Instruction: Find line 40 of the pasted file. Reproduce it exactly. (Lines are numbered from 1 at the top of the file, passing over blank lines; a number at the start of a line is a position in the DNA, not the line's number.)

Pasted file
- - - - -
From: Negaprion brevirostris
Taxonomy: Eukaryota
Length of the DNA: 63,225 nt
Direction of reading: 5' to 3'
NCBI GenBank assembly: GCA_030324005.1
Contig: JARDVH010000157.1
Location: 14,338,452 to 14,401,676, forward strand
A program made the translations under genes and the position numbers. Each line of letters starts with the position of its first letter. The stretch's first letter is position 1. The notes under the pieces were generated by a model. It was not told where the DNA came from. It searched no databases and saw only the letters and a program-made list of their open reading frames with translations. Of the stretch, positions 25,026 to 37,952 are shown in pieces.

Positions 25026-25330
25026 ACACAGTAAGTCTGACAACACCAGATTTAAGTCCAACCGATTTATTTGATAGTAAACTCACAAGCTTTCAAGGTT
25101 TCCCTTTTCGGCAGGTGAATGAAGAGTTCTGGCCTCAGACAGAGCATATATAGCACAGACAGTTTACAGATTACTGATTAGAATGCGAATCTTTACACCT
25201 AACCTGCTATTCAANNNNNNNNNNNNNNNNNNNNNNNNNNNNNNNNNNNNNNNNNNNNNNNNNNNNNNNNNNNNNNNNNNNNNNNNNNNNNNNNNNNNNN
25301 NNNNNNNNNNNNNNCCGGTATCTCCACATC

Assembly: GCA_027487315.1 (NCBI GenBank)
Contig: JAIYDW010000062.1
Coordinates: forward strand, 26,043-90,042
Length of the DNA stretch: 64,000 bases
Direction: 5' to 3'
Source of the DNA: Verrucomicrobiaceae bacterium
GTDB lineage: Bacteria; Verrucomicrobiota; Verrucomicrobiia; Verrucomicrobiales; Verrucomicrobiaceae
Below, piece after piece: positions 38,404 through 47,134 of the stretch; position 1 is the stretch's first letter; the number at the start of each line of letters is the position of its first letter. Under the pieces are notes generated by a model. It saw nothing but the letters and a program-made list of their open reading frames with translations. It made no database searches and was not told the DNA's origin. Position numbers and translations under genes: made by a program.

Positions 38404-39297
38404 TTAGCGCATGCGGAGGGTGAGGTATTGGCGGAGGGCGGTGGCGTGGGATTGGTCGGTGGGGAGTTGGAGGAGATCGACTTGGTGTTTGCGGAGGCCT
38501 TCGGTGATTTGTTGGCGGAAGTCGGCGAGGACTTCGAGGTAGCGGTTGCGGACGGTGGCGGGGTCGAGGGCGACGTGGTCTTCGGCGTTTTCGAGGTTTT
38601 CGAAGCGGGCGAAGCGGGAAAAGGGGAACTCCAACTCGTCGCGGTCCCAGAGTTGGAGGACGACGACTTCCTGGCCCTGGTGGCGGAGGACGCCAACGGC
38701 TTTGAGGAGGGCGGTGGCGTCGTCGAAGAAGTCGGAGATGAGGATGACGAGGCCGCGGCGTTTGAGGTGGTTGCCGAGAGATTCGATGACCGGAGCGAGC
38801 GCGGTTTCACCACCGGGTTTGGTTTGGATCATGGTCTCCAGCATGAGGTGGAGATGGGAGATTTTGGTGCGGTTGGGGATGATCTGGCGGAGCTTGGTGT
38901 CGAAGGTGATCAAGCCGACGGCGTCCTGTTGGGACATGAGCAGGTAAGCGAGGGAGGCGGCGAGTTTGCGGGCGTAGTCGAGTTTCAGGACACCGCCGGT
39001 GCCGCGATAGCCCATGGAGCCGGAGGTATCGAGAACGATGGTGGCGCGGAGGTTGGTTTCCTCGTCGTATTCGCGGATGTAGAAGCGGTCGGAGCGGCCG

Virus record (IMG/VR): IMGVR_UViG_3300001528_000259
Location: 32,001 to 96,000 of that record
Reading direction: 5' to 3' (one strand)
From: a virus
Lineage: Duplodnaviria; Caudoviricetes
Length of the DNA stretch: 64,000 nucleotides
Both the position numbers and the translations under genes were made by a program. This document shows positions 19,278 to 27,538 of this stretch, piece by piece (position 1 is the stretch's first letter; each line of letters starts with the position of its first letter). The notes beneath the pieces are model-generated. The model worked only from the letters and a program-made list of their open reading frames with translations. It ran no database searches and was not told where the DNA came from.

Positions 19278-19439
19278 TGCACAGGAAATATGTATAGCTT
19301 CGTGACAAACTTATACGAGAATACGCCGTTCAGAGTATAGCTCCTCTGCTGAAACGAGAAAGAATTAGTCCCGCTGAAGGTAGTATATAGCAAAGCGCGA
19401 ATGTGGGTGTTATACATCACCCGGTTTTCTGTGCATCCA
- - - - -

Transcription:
19401 ATGTGGGTGTTATACATCACCCGGTTTTCTGTGCATCCA